The next decade is expected to witness a major growth in private debt as an alternative to commercial bank lending in the Gulf, with diversified capital sources set to boost development of the real estate market, according to a new report.
The report by JLL in conjunction with Clifford Chance said that despite continued growth in the size of the global private debt market, the Middle East has historically lagged behind, relying on commercial banks as the primary lending source for real estate developers and investors.
JLL said that while debt should be an integral part of real estate investment and development, the Middle East has historically seen less use of debt than the more mature overseas markets, primarily due to cultural beliefs and due to challenges related to lack of mortgage and bankruptcy laws and transparency of risk and reward metrics.
Steady improvements in market transparency and regulations are providing a more supportive environment for private funding sources to participate debt stack and subsequent growth in the real estate market, it added.
In 2017, a total of $81 billion of bank debt was lent to the real estate and construction sector in the UAE. JLL estimated that around 10 percent of the $51 billion of private debt that was raised outside of the three main global markets of US, Europe and Asia Pacific in 2017 could have been lent to the real estate sector in the GCC.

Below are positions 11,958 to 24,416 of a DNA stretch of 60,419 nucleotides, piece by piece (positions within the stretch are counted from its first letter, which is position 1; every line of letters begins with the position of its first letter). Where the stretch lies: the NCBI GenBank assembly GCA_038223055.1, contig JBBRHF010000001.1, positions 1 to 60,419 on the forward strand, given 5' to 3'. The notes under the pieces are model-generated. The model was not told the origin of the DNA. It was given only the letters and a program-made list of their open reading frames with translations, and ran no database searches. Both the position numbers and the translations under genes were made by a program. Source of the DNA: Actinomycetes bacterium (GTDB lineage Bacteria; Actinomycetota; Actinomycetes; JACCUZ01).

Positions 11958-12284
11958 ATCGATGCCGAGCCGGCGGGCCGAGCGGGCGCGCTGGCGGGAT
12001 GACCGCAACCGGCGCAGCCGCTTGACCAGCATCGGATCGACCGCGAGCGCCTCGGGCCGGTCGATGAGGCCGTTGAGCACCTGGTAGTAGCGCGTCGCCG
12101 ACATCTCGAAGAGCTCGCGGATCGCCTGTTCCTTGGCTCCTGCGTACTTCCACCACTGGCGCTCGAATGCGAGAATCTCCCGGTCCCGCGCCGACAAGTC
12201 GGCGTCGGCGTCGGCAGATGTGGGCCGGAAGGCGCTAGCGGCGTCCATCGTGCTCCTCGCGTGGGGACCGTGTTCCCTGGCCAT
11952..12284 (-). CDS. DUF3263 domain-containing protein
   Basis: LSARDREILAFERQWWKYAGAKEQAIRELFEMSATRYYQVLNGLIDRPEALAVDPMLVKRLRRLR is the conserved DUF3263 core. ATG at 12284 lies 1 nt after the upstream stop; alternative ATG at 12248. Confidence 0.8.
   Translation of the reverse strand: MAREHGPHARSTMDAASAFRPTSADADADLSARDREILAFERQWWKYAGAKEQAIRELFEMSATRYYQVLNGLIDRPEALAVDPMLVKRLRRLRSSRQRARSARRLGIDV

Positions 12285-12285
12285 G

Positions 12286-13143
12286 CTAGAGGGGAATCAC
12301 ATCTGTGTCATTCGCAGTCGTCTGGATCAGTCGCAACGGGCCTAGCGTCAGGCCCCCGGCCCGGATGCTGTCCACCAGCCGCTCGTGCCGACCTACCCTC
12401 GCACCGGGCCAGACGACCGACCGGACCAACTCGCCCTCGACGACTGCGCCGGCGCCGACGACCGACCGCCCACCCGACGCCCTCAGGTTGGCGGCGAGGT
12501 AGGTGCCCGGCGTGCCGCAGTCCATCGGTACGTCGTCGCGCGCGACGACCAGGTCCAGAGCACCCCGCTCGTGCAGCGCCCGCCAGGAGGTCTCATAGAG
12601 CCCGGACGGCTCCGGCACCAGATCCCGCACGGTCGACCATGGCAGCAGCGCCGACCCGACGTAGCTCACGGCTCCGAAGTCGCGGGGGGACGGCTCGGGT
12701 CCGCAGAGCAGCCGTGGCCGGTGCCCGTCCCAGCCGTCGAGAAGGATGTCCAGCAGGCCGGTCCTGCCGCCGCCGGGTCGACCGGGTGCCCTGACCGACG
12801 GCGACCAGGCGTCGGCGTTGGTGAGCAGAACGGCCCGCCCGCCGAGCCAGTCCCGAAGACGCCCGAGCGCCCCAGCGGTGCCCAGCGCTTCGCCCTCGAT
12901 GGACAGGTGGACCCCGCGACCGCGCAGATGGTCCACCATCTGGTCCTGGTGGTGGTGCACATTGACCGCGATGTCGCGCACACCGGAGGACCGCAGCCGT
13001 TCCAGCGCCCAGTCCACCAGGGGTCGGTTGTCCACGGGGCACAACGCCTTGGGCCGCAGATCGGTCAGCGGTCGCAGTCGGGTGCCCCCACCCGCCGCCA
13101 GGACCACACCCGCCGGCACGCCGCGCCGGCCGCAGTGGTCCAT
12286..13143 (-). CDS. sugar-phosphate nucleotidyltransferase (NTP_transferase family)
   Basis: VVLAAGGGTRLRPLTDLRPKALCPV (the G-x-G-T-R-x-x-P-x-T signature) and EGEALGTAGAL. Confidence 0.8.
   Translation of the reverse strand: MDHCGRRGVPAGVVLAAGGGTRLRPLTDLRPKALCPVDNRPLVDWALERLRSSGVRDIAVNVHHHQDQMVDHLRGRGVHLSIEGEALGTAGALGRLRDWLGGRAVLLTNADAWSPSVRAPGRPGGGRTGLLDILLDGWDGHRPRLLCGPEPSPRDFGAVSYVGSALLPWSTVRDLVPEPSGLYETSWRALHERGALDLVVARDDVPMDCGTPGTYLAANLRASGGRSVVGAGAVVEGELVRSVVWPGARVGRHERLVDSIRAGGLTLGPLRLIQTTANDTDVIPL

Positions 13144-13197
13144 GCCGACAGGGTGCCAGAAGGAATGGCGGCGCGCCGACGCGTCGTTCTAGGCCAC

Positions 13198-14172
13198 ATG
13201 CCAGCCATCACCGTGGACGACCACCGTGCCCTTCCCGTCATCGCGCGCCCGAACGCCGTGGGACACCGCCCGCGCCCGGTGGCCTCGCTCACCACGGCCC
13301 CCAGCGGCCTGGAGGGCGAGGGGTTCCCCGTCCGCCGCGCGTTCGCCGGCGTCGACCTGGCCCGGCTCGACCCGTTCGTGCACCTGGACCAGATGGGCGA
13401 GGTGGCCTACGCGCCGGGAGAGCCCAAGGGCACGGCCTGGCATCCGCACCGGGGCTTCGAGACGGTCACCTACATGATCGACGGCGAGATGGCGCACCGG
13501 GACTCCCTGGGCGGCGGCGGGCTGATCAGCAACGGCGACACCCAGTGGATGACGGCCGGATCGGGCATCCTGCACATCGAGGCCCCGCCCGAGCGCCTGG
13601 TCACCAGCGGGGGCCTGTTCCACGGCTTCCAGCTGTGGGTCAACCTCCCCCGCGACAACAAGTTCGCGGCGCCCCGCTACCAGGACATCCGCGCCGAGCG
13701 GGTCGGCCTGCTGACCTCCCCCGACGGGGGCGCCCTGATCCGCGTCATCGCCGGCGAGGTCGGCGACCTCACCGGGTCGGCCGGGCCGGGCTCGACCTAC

Two major benefits of private debt, JLL said, are the availability of finance to smaller and less well established borrowers who currently struggle to secure traditional bank debt without providing a high level of collateral as security, and more flexible loan terms for all.
“Developers and investors continue to seek flexible debt terms for the development and acquisition of real estate assets,” said Gaurav Shivpuri, head of Capital Markets for JLL in MENA.
“With historical limitation of terms on lending from the commercial banks, it is not unreasonable to assume that up to 10 percent of the total real estate debt market could come from private debt providers within the next decade.
'Collective investment vehicles will also emerge as debt providers, as investors see debt as an attractive capital stack for taking real estate exposure, especially given the interest rate cycle we are entering in,” he added.
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